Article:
Huacachina is an extraordinary desert oasis located a short distance from the city of Ica. Surrounded by rolling sand dunes, the small lake was believed to have ancient healing powers. This made this small haven popular with wealthy Peruvians in the 60s. Since then, it has grown to be a popular attraction with a great variety of accommodation and restaurants dotted around the water. Many visitors also enjoy the most popular activity in the area – taking in the view from the top of the sand dunes before sand boarding to the bottom! 

Nazca Lines

The mystical Nazca lines of Peru have long left historians and archeologists baffled about their presence. The mysterious parallel lines and geometric figures are etched into the rich soil on the desert floor. They are best seen from the air on a short scenic flight, although there is also a viewing tower. The gigantic shapes include a monkey, hummingbird, spider and what is considered a spaceman. Three separate groups are thought to have created them. These are the Paracas (900 -200 BC), the Nazca (200BC -600AD) and then new migrants from Ayacucho around 630AD.

1553 was the first mention of the mystical figures. At this point, they where thought to be trail markers. Over time, countless historians and archaeologists have attempted to determine the purpose of the lines and now believe they are simply linked to the Inca beliefs. The idea they were created to determine the position of the sun and other celestial bodies is a popular proposal. Others argue they were formed so they could be seen by the gods. If you like a little mystery, this is one of the best places to visit in Peru.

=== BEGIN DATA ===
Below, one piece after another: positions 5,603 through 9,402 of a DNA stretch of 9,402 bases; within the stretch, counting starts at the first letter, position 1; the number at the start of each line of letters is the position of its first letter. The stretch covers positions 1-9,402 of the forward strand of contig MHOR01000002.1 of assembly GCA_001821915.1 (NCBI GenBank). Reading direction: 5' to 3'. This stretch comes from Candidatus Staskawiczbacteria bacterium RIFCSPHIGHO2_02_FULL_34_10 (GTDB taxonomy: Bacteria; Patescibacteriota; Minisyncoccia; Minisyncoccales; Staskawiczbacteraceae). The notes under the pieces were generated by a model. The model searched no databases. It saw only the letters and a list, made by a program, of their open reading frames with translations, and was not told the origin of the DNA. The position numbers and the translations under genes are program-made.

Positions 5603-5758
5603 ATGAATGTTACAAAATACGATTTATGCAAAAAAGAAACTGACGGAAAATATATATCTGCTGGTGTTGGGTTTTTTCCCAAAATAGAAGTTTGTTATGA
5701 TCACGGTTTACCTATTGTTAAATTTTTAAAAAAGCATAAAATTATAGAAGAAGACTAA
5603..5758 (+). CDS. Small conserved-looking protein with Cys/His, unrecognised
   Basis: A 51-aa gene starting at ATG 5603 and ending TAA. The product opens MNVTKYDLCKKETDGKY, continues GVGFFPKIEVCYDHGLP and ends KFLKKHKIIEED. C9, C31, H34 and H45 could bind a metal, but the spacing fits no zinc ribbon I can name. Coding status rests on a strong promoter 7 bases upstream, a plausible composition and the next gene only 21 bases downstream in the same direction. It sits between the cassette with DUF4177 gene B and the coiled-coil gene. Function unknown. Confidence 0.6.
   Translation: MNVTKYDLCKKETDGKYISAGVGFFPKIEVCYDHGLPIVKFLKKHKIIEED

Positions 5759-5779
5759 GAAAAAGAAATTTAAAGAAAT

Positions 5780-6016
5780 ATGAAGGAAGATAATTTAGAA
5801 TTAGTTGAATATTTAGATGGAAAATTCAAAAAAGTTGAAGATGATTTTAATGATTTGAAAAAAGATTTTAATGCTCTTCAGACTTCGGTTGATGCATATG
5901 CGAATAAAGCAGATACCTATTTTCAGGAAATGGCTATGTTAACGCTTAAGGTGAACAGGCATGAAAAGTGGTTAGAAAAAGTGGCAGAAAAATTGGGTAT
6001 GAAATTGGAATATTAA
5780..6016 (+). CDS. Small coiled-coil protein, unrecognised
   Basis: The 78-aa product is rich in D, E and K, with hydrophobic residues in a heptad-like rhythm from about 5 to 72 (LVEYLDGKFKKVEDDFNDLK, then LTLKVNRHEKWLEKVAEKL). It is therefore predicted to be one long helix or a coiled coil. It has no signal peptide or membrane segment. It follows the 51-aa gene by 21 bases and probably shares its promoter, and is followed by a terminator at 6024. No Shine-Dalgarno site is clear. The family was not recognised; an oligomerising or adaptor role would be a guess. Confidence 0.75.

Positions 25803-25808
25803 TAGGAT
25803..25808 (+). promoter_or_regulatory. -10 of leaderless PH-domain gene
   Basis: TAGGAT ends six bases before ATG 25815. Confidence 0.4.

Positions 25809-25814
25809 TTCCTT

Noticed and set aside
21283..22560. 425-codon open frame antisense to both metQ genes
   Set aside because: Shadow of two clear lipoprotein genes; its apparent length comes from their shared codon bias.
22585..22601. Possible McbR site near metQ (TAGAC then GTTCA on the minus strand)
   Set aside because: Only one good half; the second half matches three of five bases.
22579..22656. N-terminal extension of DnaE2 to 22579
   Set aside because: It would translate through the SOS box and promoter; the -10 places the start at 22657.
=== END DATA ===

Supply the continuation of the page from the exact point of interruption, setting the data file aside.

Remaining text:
Fortified Citadel of Kuelap

Nestled in the north of Peru is an ancient citadel that is thought to be older than Machu Picchu itself. The various crumbling structures, which sit at 3000 meters above sea level, have breathtaking views over the lush Andean scenery. It’s often shrouded in a humid mist that creates the mystical atmosphere commonly found amongst the Andean mountains. Nature has reclaimed many of the structures.. However the main building, a large circular structure reaching 20 metres high, gives a fantastic glimpse of what once was.